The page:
US 5436800 A
A circuit board is ejected from an electrical chassis by inserting a pair of implements into corresponding pairs of apertures disposed on opposing side members of the electrical chassis. The end portions of the implements are engaged in a first pair of notches, each one being disposed on each of a pair of opposing edges of the circuit board provided within the electrical chassis, and a force is exerted on each of the first notches disposed on each of the pair of opposing edges of the circuit board with the pair of implements, to disengage the circuit board from a connector located at one end of the electrical chassis.
1. An electrical chassis assembly comprising:
a side member having a pair of apertures; and
a circuit board disposed within said electrical chassis assembly with major surfaces of said circuit board disposed perpendicular to major surfaces of said side member, said circuit board having a pair of notches disposed on an edge of said circuit board, with each notch being aligned with a corresponding one of said apertures in said side member;
wherein the notches and apertures are aligned such that a first notch of said pair of notches is positioned such that a portion of said first notch is directly accessible through a first aperture of said pair of apertures and a second notch of said pair of notches is positioned between said pair of apertures.
2. The electrical chassis assembly of claim 1 further comprising:
a second side member having a pair of apertures and wherein said circuit board has a second pair of notches disposed in a second, opposing edge of said circuit board and aligned with said pair of apertures of said second side member.
3. The electrical chassis assembly of claim 2 wherein said second pair of notches and said pair of apertures of said second side member are aligned such that a first notch of said second pair of notches is positioned such that a portion of said first notch is directly accessible through a first aperture of said pair of apertures of said second side member and a second notch of said second pair of notches is positioned between said pair of apertures of said second side member.
4. The electrical chassis assembly of claim 2 wherein each of said pair of apertures is rectangular in shape.
This invention relates generally to printed circuit boards and more specifically to the removal of printed circuit boards from connectors.
As it is known in the art, electronic systems often include devices and circuits which are mounted on printed circuit boards. These boards typically have connectors which can have as few as a couple and up to hundreds of pins in accordance with the complexity of the board. Often, several boards are disposed in a housing. The housing will typically include a backplane connector which corresponds to the connector on the board. One of the pair of connectors has a number of pins while the corresponding connector has holes into which the pins are inserted. As the number of pins in the connector increases, so does the insertion forces necessary to plug the board into the backplane connector located in the housing.
Correspondingly, therefore, a large amount of force is necessary to remove the printed circuit board from the backplane connector. In numerous instances, not only is a significant amount of force necessary, but due to the physical constraints of the enclosure in which the printed circuit board resides, little room is available to insert a hand or some other instrument to remove the printed circuit board.
Ejection methods have included lever-type fixtures which are mounted on the end of a circuit board to exert a force on the board to pry the board away from the backplane connector. These fixtures however, require space within the enclosure as well as occupy space on the printed circuit board thus limiting available space for logic devices and circuitry. In addition, these fixtures add cost to the assembly.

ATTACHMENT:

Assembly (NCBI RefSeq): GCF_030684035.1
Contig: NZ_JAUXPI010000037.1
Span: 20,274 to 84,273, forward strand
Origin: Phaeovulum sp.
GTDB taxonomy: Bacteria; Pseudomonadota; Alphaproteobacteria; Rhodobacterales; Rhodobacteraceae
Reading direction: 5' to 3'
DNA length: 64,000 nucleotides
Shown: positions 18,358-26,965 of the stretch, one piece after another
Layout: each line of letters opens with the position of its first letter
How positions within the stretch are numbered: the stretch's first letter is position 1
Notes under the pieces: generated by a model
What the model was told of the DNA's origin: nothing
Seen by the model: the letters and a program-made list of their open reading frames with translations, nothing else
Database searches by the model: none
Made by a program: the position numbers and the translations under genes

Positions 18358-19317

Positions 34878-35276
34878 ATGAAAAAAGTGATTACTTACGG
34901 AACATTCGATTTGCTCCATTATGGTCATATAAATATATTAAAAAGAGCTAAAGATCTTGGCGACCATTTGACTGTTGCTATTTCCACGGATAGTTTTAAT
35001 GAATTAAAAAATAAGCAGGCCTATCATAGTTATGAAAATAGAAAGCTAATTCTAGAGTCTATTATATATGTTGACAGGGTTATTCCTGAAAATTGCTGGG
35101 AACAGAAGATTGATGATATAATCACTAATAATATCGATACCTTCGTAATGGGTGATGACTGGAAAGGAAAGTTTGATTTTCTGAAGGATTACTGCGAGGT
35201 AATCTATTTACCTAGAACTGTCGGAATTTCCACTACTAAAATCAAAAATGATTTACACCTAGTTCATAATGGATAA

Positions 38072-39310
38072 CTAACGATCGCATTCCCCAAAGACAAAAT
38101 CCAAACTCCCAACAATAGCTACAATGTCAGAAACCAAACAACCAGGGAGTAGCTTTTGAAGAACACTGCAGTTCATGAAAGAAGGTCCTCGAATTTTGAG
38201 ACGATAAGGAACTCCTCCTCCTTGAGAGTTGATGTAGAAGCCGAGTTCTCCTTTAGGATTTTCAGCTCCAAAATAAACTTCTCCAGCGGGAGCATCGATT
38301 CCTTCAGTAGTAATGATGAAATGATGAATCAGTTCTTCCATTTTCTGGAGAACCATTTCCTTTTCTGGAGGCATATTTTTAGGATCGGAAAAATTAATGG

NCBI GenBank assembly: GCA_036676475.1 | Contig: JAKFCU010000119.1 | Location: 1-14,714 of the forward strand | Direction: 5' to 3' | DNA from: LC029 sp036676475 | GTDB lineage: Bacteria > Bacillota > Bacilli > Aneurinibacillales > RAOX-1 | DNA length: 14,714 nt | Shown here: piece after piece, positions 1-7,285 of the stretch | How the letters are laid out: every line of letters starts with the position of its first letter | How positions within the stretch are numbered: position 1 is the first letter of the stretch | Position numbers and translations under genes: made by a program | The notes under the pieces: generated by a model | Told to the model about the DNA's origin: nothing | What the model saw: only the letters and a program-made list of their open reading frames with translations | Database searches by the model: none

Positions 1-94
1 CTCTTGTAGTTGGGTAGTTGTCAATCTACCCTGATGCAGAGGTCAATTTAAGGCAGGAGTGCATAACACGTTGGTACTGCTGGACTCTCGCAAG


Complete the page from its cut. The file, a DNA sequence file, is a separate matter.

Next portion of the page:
In accordance with the present invention, an electrical chassis assembly includes, two opposing side members, with at least one aperture, preferably a pair thereof, in at least one, preferably both of the opposing side members and a circuit board disposed within the electrical chassis, where the circuit board has at least one and preferably a pair of notches disposed on at least one and preferably both opposing edges of the circuit board, and aligned with the pair of apertures in the opposing side members. With such an arrangement the circuit board may be removed from the assembly by using the apertures and notches without adding additional the cost to the assembly associated with prior methods of providing ejection means for circuit boards located within enclosures.
In accordance with a further aspect of the present invention, a method for ejecting a circuit board from an electrical chassis includes the steps of inserting a pair of implements into corresponding pairs of apertures disposed on opposing side members of the electrical chassis, engaging the end portions of the implements in a first notch disposed on each of a pair of opposing edges of a circuit board provided within the electrical chassis, and exerting a force on each of the first notches disposed on each of the pair of opposing edges of the circuit board with the pair of implements to disengage the circuit board from a connector located at one end of the electrical chassis. With such an arrangement a printed circuit board is removed from a connector within an enclosure with minimal cost. Space on the printed circuit board is retained for logic devices and circuitry rather than a cumbersome ejection apparatus. In addition, space within the enclosure is conserved by using the described method because a typical ejection apparatus would utilize space within the enclosure as well.
The above-mentioned and other features of the invention will now become more apparent by reference to the following description taken in connection with the accompanying drawings in which:
FIG. 1 is a block diagram of a general purpose, clustered computer system;
FIG. 2 is an isometric view of a computer system cabinet housing the general purpose, clustered computer system of FIG. 1;
FIG. 3 is an exploded view of a general purpose computer brick;